These measures will, of course, be supported by a wave of other provisions, such as social distancing markers, the wearing of PPE by staff members and adjustments to the way people are encouraged to flow through a facility, but technology will be instrumental in the provision of a safe environment where both members and staff feel comfortable.
How Lockdown Has Influenced Behavior
Being forced to follow a stay-at-home government directive for months has had a profound effect on all walks of life, including physical activity habits. In the United Kingdom where outdoor exercise has been encouraged throughout even the most restrictive phase of lockdown, an encouraging 60 percent of adults professed to having been as active or more active during lockdown compared to pre-lockdown, according to the Leisure-net Solutions UK report. In addition, 35 percent of adults classified as inactive by the chief medical officer’s definition claim to have increased their physical activity levels, according to the National Fitness Survey.
In the United Kingdom, the most popular activity has been walking with almost two thirds of adults taking part. A fifth of adults have been enjoying home workouts while cycling is rising in popularity as lockdown progresses, moving from 8 percent of adults participating at the start to 16 percent by the end of week seven in lockdown. according to Polling, Sport England and Savanta ComRes.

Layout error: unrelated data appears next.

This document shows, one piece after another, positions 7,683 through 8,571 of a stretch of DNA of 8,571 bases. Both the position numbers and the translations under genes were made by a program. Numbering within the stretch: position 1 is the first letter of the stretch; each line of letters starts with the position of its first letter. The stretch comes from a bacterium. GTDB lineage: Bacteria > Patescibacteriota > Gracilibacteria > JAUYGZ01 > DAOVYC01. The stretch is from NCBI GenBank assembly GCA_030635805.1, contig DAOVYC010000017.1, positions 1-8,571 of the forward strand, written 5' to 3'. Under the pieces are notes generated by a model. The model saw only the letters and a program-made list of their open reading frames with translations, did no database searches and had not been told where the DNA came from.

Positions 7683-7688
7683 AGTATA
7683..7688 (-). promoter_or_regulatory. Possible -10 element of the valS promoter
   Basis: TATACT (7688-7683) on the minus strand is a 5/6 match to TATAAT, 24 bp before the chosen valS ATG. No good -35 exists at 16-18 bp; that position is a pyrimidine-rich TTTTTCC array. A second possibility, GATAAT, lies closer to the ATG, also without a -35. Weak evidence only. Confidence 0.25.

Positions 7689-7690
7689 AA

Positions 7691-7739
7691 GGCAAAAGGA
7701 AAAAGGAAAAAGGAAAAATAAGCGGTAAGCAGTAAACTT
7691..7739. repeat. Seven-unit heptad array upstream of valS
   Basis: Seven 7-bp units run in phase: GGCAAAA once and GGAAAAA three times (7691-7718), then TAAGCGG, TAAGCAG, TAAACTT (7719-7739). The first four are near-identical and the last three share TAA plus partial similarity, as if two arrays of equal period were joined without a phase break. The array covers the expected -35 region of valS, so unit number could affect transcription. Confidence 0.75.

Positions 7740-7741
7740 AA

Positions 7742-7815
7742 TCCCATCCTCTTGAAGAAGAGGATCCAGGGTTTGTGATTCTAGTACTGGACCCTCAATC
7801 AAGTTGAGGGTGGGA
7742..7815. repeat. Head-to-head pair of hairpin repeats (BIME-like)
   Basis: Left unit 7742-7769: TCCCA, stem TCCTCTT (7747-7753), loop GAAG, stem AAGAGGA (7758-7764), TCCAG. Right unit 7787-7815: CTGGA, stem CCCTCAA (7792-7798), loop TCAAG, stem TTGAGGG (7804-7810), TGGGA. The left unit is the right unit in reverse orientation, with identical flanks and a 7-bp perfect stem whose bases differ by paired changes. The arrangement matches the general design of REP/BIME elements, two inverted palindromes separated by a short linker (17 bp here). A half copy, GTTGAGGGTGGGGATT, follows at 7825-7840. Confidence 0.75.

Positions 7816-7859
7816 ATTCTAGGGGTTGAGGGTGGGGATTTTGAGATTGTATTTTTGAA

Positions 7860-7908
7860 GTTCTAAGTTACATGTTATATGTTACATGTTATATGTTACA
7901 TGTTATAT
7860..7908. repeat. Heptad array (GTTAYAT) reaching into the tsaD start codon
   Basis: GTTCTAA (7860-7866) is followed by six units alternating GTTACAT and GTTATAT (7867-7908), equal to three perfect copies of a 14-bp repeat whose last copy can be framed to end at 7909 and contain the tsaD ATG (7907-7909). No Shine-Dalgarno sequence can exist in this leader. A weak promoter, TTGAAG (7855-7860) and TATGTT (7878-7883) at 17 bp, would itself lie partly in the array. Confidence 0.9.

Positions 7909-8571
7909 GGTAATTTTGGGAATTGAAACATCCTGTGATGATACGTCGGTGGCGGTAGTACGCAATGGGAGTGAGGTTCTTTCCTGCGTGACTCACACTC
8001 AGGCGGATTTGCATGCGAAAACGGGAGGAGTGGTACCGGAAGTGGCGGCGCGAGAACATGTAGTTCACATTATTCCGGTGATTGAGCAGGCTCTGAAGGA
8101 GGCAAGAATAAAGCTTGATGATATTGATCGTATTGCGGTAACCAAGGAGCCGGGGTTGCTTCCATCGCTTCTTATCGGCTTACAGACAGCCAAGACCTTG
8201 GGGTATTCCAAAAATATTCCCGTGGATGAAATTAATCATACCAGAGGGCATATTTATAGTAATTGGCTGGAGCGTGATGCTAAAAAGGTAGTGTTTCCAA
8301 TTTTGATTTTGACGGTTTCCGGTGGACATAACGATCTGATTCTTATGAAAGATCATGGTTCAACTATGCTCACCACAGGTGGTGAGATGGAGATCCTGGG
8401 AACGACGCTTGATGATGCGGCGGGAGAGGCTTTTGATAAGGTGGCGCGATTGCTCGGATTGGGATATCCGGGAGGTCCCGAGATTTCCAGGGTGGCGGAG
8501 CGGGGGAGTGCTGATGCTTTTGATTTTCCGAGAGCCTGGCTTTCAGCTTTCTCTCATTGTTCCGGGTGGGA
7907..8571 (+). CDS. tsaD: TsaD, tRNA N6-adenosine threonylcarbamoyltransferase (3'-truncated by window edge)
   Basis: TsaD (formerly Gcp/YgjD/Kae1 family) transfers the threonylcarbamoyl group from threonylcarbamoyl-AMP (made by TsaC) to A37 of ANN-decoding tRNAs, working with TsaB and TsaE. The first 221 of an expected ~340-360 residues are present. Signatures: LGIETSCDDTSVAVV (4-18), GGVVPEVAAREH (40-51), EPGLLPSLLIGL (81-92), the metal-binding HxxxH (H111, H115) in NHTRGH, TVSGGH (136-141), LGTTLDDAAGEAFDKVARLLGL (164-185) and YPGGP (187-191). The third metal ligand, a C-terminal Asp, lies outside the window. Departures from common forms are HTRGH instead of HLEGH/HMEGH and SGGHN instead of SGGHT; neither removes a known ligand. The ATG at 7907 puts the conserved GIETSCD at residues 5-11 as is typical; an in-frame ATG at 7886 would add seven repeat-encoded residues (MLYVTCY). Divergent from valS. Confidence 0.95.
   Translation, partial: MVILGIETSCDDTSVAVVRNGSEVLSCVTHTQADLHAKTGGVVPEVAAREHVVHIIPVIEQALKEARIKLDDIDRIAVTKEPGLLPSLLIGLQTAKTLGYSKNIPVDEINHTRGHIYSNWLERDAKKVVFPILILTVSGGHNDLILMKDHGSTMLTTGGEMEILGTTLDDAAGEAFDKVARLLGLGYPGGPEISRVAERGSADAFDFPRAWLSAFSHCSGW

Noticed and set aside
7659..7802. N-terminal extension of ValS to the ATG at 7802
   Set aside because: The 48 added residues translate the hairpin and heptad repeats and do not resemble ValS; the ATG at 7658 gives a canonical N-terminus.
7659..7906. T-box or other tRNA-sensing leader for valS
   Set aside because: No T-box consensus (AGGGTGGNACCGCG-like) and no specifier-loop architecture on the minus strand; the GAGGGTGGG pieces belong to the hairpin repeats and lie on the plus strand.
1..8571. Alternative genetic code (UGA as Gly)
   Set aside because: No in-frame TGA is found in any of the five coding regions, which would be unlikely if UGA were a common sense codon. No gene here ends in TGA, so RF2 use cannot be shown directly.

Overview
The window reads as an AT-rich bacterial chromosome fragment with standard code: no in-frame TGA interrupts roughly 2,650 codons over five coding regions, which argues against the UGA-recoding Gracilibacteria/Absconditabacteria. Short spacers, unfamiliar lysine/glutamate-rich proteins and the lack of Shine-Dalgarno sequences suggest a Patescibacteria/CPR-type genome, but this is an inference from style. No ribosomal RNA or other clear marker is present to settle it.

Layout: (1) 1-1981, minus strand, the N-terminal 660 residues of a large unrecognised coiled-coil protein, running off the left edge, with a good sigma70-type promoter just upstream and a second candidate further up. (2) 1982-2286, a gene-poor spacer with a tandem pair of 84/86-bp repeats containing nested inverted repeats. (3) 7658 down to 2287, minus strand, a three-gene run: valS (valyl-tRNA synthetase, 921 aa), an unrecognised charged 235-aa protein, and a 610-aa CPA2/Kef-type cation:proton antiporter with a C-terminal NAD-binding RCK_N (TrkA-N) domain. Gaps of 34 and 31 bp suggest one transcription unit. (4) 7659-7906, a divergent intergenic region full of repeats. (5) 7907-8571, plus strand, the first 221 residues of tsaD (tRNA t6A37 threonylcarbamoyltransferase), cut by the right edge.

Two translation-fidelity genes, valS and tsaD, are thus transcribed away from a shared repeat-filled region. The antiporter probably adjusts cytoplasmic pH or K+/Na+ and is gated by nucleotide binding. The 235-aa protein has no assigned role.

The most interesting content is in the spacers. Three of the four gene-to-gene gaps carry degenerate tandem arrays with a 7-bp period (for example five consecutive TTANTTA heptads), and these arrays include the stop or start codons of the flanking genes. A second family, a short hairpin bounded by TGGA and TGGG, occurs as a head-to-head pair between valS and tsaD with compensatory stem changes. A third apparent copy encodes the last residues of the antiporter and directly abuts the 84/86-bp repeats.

It’s also interesting to look at how individuals have been consuming their digital workouts. In the United Kingdom, an overwhelming 73 percent found content via YouTube with 19 percent relying on Facebook. Disappointingly, only 9 percent of members engaged with content streamed by their affiliated gym or club, according to the Covid-19 Impact Report from ukactive.
This is clearly a missed opportunity by the sector and one which operators need to address moving forward if they are to remain central to a member’s fitness and well-being journey.
What This Mean For Clubs
Lockdown has introduced a new audience to physical activity. Clubs need to capitalize on this through the ongoing provision of a digital offer. Consumers have developed an appetite for working out at home, but those used to visiting a club still crave the physical training experience. Sixty-nine percent of members state that a digital offer is a key influencer in their decision to return to their club, the ClubIntel report found.